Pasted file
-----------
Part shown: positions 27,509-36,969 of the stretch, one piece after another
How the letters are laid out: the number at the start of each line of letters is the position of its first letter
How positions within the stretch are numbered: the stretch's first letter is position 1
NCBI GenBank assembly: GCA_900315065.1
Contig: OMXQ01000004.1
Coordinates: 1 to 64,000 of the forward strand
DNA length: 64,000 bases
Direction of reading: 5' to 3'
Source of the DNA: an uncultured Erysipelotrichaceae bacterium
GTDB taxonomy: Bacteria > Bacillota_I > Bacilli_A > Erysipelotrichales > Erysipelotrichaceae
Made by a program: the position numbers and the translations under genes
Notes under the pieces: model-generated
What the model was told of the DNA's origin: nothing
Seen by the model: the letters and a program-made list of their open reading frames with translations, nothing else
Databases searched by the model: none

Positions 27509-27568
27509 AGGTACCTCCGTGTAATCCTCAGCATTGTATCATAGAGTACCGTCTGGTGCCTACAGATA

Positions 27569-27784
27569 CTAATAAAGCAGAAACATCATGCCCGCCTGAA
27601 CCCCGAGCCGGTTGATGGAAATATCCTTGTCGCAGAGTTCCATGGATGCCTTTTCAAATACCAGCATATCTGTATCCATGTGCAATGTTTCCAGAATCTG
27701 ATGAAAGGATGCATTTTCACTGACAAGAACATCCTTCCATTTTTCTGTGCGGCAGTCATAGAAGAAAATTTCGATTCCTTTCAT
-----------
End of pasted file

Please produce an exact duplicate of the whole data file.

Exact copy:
Part shown: positions 27,509-36,969 of the stretch, one piece after another
How the letters are laid out: the number at the start of each line of letters is the position of its first letter
How positions within the stretch are numbered: the stretch's first letter is position 1
NCBI GenBank assembly: GCA_900315065.1
Contig: OMXQ01000004.1
Coordinates: 1 to 64,000 of the forward strand
DNA length: 64,000 bases
Direction of reading: 5' to 3'
Source of the DNA: an uncultured Erysipelotrichaceae bacterium
GTDB taxonomy: Bacteria > Bacillota_I > Bacilli_A > Erysipelotrichales > Erysipelotrichaceae
Made by a program: the position numbers and the translations under genes
Notes under the pieces: model-generated
What the model was told of the DNA's origin: nothing
Seen by the model: the letters and a program-made list of their open reading frames with translations, nothing else
Databases searched by the model: none

Positions 27509-27568
27509 AGGTACCTCCGTGTAATCCTCAGCATTGTATCATAGAGTACCGTCTGGTGCCTACAGATA

Positions 27569-27784
27569 CTAATAAAGCAGAAACATCATGCCCGCCTGAA
27601 CCCCGAGCCGGTTGATGGAAATATCCTTGTCGCAGAGTTCCATGGATGCCTTTTCAAATACCAGCATATCTGTATCCATGTGCAATGTTTCCAGAATCTG
27701 ATGAAAGGATGCATTTTCACTGACAAGAACATCCTTCCATTTTTCTGTGCGGCAGTCATAGAAGAAAATTTCGATTCCTTTCAT